3) Promoting cultural understanding and sensitivity 

Most people understand that an interpreter’s job involves conveying what is said in one language into another. However, an interpreter’s role in facilitating cultural understanding is often overlooked. 

Because understanding the words someone uses is one thing. Understanding how, why, and the context in which they are saying them is something else entirely. 

For example, Chinese business etiquette and wider society (although it varies across the huge and diverse country) often encourages someone to avoid saying “no” even when the answer is a firm negative. 

China is what is sometimes called a “high context” culture. Many Asian countries are. Meaning is often expressed in what is not being said. For instance: 

  • Cues in body language or tiny facial expressions 
  • A pause before expressing an opinion (or even before an outright “yes”) 
  • Times when silence stretches out 
  • Expressing embarrassment before speaking quietly 
  • Conversely, imagining you are implying something beyond what you actually said 

It’s the kind of cultural difference that, for example, European businesspeople – used to a “low context”, more verbally explicit way of negotiating – can be very confused by. 

That’s where a professional interpreter comes in. They will understand both the cultures they are interpreting between. 

This enables them to explain the context and deeper meaning, ensuring both sides can empathise and properly convey respect and understanding to their opposite numbers.  

The distinctions between interpretation and translation 

Many people incorrectly use the words “translating” and “interpreting” in place of one another. However, there are some key differences between interpretation and translation: 

1) Oral vs. written communication 

Translation involves written communication. This means you hire a translator to translate text. This could be a document, a contract, your website, or marketing materials, for example.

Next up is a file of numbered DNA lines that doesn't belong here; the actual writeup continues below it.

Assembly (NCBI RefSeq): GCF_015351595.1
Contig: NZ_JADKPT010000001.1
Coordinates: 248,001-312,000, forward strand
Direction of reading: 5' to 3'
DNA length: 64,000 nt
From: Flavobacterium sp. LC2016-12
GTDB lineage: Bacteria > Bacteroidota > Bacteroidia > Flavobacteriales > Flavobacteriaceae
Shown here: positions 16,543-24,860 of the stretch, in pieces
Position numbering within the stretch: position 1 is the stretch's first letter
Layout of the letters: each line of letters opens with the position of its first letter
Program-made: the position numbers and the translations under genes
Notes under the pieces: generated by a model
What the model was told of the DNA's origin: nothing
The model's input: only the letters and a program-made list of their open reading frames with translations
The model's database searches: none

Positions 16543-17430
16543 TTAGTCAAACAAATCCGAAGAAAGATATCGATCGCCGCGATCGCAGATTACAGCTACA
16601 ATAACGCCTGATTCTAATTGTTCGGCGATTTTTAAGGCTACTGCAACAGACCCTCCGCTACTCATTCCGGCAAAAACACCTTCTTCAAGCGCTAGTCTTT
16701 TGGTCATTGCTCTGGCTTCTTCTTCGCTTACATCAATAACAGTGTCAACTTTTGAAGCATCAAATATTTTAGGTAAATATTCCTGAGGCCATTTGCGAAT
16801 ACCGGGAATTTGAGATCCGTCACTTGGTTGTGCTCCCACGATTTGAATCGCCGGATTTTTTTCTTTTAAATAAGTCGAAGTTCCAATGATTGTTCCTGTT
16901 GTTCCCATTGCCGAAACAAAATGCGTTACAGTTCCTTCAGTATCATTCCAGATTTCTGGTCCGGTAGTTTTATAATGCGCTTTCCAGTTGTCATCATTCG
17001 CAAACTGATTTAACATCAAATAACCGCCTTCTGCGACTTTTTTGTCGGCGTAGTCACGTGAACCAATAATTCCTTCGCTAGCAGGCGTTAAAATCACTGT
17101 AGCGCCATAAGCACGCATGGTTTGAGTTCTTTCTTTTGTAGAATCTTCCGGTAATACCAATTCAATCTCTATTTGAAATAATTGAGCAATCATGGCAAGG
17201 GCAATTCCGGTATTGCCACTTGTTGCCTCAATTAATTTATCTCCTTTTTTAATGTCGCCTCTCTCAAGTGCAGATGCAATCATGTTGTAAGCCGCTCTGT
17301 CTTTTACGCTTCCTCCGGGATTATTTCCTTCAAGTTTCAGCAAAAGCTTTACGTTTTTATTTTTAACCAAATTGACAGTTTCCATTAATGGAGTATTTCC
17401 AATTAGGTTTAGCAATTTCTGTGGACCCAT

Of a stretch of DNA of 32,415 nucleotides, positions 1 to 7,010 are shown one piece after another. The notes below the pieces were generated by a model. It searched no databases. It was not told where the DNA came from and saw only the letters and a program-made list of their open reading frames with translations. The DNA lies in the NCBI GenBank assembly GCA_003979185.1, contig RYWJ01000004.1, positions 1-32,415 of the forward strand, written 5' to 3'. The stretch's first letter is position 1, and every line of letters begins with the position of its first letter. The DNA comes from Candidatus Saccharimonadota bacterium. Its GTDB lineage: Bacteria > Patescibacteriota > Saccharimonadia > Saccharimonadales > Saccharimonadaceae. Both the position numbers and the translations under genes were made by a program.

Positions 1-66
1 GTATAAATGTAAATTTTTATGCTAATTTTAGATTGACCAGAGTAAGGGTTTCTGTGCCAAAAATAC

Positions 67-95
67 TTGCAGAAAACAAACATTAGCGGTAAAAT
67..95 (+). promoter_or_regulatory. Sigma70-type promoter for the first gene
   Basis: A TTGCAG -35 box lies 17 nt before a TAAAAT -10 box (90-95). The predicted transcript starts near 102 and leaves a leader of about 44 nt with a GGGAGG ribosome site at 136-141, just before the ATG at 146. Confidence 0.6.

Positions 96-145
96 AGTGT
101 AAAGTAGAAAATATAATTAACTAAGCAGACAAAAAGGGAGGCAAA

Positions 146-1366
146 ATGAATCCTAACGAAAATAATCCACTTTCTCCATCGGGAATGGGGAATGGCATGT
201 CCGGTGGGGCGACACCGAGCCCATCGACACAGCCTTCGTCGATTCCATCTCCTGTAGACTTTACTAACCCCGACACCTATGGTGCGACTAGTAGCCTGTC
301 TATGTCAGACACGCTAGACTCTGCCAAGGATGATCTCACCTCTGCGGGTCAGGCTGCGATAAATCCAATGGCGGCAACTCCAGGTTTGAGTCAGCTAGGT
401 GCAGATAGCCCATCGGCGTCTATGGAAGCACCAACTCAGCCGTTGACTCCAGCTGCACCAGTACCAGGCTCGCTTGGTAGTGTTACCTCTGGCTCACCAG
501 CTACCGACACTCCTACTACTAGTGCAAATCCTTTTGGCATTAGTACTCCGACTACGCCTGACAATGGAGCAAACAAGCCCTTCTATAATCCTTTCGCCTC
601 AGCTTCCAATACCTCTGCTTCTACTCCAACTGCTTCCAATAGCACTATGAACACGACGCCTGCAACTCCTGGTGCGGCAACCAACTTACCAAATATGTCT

Interpretation is all about oral communication (or signed communication). It’s translating the spoken (or signed) word in real-time. This is often done to enable a conversation between two people who don’t speak the same language. 

You can find (or hire) interpreters to facilitate a wide range of situations between people or groups. For instance: 

  • Public announcements and press conferences – including all kinds of public relations exercises, events, and interviews with non-domestic markets. 
  • Medical appointments – of all kinds. Hospitals that have failed to use professional interpreters have created very negative patient outcomes in the past. 
  • Legal proceedings – everything from initial police suspect interviews to questioning witnesses to court interpreting. 
  • Business purposes – meetings, negotiations, site visits, boardroom meetings for international companies, and meetings with investors from around the world. 
  • Trade shows and conferences – enabling international attendees to participate in everything from individual trade show exhibits to conferences, seminars, and webinars. 

In the modern world, it’s common for interpreters to provide support for communications online, virtually, and by phone. 

2) Immediate vs. time-dependent